After Maryland lost to host North Carolina under Friday night lights in the semifinals of the 1995 Atlantic Coast Conference men's lacrosse tournament, coach Dick Edell wanted out of Tobacco Road as quickly as possible. The Terps cleaned up, checked out of their hotel and made a nocturnal 290-mile bus ride, in time to catch the Saturday morning sunrise in College Park.
A quick getaway won't be that easy for the two losers in tonight's ACC tournament semifinals, and that and other logistical concerns led the league's three veteran coaches to question the wisdom of taking the championships to Disney's Wide World of Sports Complex in Orlando, Fla. It's the first time the ACC Springfest - championships in men's and women's golf, lacrosse, tennis and track and field - will be conducted at an off-campus venue.
The ACC tried to include men's and women's lacrosse a few years ago in Atlanta, another destination unfamiliar with Division I lacrosse, but those plans fell through. John Haus, North Carolina's first-year coach, voiced no preseason concerns over the shift to Orlando, but Edell, Duke's Mike Pressler and Virginia's Dom Starsia are a little more set in their ways. All complained about the new format in February, and reiterated their gripes this week.
"Our players probably think they're going to see Mickey Mouse and Space Mountain," Pressler said. "We're going down there to win some lacrosse games. As coaches, we unanimously agree that there are a lot of logistical headaches involved with this. It's an unusual situation. It's a different environment, and as coaches, we like to have control."
Lacrosse - in the NCAA in general and the ACC specifically - is accustomed to operating on its own, but both entities have seen the sport grow into a solid spectator draw. Sunday's ACC final might not get the same walk-up crowd as Byrd Stadium or Charlottesville, Va., but Florida's state high school athletic association is on the verge of sanctioning lacrosse, and the ACC coaches realize that while the location might not be good for them, it might be for the game.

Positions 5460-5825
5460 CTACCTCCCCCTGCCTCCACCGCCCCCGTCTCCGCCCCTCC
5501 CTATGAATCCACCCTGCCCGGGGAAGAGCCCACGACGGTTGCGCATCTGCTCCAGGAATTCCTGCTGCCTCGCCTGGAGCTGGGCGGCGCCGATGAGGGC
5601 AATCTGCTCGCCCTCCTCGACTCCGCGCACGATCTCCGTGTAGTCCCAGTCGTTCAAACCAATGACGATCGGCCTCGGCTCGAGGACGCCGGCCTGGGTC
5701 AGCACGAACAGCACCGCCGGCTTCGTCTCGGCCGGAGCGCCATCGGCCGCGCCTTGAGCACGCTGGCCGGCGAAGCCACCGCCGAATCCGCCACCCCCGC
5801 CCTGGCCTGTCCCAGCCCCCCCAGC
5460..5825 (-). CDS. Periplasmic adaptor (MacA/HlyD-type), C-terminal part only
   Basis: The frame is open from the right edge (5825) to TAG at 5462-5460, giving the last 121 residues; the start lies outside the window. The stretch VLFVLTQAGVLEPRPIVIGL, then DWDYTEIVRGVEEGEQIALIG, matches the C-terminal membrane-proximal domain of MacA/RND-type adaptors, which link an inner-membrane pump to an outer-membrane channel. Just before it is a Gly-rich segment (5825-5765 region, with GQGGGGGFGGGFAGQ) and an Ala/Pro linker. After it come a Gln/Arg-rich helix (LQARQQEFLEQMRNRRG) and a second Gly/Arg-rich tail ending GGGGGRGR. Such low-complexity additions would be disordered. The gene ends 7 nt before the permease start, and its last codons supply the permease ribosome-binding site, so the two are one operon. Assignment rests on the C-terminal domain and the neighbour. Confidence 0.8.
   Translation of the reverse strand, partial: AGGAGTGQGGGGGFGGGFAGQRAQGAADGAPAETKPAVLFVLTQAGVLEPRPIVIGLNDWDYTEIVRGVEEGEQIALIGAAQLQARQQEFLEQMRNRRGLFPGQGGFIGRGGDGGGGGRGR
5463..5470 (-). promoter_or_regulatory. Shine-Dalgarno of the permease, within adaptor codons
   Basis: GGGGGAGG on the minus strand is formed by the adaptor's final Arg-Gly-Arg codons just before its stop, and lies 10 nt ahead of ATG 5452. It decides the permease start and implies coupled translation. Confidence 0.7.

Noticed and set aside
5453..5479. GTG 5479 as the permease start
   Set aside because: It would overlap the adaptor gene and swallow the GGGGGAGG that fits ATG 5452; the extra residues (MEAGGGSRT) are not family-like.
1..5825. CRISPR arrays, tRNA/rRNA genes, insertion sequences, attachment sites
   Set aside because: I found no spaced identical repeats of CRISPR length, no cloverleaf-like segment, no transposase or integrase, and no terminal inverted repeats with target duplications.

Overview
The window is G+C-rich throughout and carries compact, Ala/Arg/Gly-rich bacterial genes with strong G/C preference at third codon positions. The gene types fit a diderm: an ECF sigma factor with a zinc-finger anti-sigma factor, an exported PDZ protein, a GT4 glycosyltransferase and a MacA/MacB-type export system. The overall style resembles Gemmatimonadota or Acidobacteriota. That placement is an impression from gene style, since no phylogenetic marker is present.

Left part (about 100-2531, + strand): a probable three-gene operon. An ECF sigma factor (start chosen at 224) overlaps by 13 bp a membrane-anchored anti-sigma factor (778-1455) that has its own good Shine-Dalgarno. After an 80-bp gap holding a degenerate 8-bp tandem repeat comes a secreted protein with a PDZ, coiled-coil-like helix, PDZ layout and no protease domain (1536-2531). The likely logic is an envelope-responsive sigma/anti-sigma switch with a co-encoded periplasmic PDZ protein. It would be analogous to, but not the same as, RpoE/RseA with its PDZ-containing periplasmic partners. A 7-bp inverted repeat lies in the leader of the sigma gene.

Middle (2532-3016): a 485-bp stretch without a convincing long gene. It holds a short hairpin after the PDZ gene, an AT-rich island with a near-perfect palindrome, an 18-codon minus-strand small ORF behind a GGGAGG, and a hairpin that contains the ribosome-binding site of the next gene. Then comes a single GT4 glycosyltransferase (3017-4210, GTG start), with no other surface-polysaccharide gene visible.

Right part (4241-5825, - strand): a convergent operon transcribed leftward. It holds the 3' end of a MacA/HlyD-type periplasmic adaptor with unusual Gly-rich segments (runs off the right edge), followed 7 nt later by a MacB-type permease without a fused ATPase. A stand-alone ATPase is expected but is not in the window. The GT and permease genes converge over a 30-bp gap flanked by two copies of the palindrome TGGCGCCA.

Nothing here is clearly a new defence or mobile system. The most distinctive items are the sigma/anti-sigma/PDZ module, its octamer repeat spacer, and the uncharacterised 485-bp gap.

"It's a tough trip this time of year," said Starsia, who in February lamented additional travel costs for his players' families. "It will be a treat for the kids [players], but it's a little bit of a burden on parents and friends who want to make the trip down."
Edell said that the ACC lacrosse coaches last year voted unanimously against having their 2001 championship in Orlando, but that their say didn't matter. He's also concerned about his 19th season at Maryland, as his 2002 schedule sends the Terps to Duke and North Carolina, and back to Durham, N.C., for the ACC tournament, since the Blue Devils' turn as host was delayed a year.
The ACC went to the Disney complex, which opened in 1997 and has been host to events ranging from spring training for the Atlanta Braves to national youth soccer championships, to give its athletes in less-visible sports what it calls a "bowl"-like experience. Travel expenses, which are reimbursed by the conference, will be considerably higher. There is no consolation game, and with it being the end of a holiday week, tonight's losers aren't sure when they'll be able to get back to their campuses.
It's difficult to predict who will emerge in Sunday's 2:30 p.m. championship. Tonight's first semifinal matches Maryland and Virginia, and Duke and North Carolina meet in the second.
No. 3 Maryland's only loss was to Virginia, as the Terps wasted their No. 1 ranking in the last week in March with a 7-2 setback in Charlottesville. Tillman Johnson, the Cavaliers' freshman goalie out of St. Mary's, was hot that day, but Pat McGinnis, his counterpart with the Terps, has been the best in the nation.
No. 11 Virginia, which has won the past two ACC tournaments and three of the last four, got an unexpected semifinal date with the top-seeded Terps after upset losses to No. 17 North Carolina and No. 12 Duke. The Blue Devils beat the Cavaliers in the closing seconds last Saturday, and Duke desperately needed that win to punch up a resume that includes a loss to Harvard.
Virginia, the 1999 national champion, is hardly a lock for the 12-team NCAA field. The Cavaliers, who have been slowed by injuries to midfielders Billy Glading (ankle) and Hanley Holcomb (hamstring), would drop to 5-6 with a loss to Maryland tonight. They finish with non-league games against Ohio State and Butler, and a losing record would eliminate them from NCAA tournament consideration. The Cavaliers last missed the tournament in 1992.
North Carolina's 7-5 win over Virginia two weeks ago was only its second win in its last 20 games against ACC opponents. The Tar Heels haven't won an ACC tournament game since 1996, when they took the championship.